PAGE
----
An in vivo experimental study on osteopenia in diabetic rats

Department of Anatomy, Diagnostic Pathology, Forensic Medicine, Hygiene and Public Health, University of Catania, Italy.
Acta histochemica (Impact Factor: 1.71). 10/2011; 113(6):619-25. DOI: 10.1016/j.acthis.2010.07.002
Source: PubMed


Osteopenia is a significant problem associated with Diabetes mellitus. Osteopenia may result in an increased delay in healing of bone fractures and subsequently affect the quality of life. We evaluated the immunohistochemical localization of TRAIL and its receptor DR5 in the femoral bone of 10-week-old Sprague-Dawley male rats treated with sesame oil (control, group 1), streptozotocin (STZ), a diabetes inducer (group 2), L-NAME, a general inhibitor of NOS activity (group 3), L-arginine (group 4), (arginine acts as a NO substrate) and iNOS immunostaining in group 1 and group 4. Histological and histochemical findings showed decreased growth of metaphyseal cartilage (which was thinner), decreased osteoid surface, and reduced mineral apposition rate in STZ- and L-NAME-treated rats. These findings confirm that bone formation is impaired in diabetic osteopenia. L-arginine supplementation seems to prevent diabetes-induced bone alterations and preserve the calcification process, allowing synthesis of new bone matrix. The immunohistochemical study revealed increased immunostaining of TRAIL and DR5 in osteoblastic cells of the diaphysis (pre-metaphysis) and epiphysis treated with STZ and L-NAME, related to activation of osteoblastic apoptotic death, while the group receiving L-arginine was comparable to the control group and the higher indications of iNOS activity that may reflect its induction by L-arginine administration. The action of L-arginine suggests that increased NO synthesis and availability is potentially useful for effective prevention and treatment of diabetic osteopenia.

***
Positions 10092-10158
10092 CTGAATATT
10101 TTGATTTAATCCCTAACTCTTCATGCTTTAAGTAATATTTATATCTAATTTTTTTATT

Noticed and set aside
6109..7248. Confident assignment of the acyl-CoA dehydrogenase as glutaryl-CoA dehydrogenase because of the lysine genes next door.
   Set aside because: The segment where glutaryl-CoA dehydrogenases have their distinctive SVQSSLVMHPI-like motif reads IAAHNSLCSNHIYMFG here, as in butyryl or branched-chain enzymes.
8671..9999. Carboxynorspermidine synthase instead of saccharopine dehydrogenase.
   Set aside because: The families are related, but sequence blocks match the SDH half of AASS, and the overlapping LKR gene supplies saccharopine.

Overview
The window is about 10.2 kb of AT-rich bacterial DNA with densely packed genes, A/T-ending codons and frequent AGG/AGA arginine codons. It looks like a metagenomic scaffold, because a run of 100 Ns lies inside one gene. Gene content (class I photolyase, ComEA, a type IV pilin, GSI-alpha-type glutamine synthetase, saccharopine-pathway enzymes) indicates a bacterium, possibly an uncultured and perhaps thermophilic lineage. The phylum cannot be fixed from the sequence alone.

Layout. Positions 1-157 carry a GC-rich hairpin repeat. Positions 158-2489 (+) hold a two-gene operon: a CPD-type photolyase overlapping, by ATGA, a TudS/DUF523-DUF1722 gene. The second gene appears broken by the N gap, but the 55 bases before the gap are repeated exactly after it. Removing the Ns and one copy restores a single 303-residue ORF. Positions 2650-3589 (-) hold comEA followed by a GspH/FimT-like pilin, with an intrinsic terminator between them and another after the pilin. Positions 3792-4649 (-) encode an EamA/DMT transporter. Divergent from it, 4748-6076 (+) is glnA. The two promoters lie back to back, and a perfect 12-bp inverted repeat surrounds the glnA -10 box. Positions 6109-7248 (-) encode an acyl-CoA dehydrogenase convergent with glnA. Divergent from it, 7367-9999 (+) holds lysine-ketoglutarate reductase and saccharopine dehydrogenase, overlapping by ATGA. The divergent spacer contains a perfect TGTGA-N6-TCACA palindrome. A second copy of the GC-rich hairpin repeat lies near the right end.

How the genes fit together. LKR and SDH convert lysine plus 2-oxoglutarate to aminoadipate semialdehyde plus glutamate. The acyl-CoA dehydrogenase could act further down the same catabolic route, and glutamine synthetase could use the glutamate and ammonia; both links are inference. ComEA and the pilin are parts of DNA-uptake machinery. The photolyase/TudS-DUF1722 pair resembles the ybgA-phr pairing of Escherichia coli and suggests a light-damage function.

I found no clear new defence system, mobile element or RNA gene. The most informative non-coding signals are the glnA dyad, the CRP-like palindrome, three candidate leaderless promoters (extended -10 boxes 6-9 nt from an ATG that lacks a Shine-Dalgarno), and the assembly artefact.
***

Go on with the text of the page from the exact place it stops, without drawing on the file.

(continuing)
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Available from: Giuseppe Musumeci, Feb 27, 2015
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    • "Many staining methods are available. The classic hematoxylin and eosin staining remains the basic and most commonly used procedure, and can be used for both decalcified and undecalcified specimens.20,28,36 Both Goldner’s trichrome staining and the von Kossa staining allow differentiation of osteoid from mineralized bone matrix, although von Kossa staining provides little additional information. "
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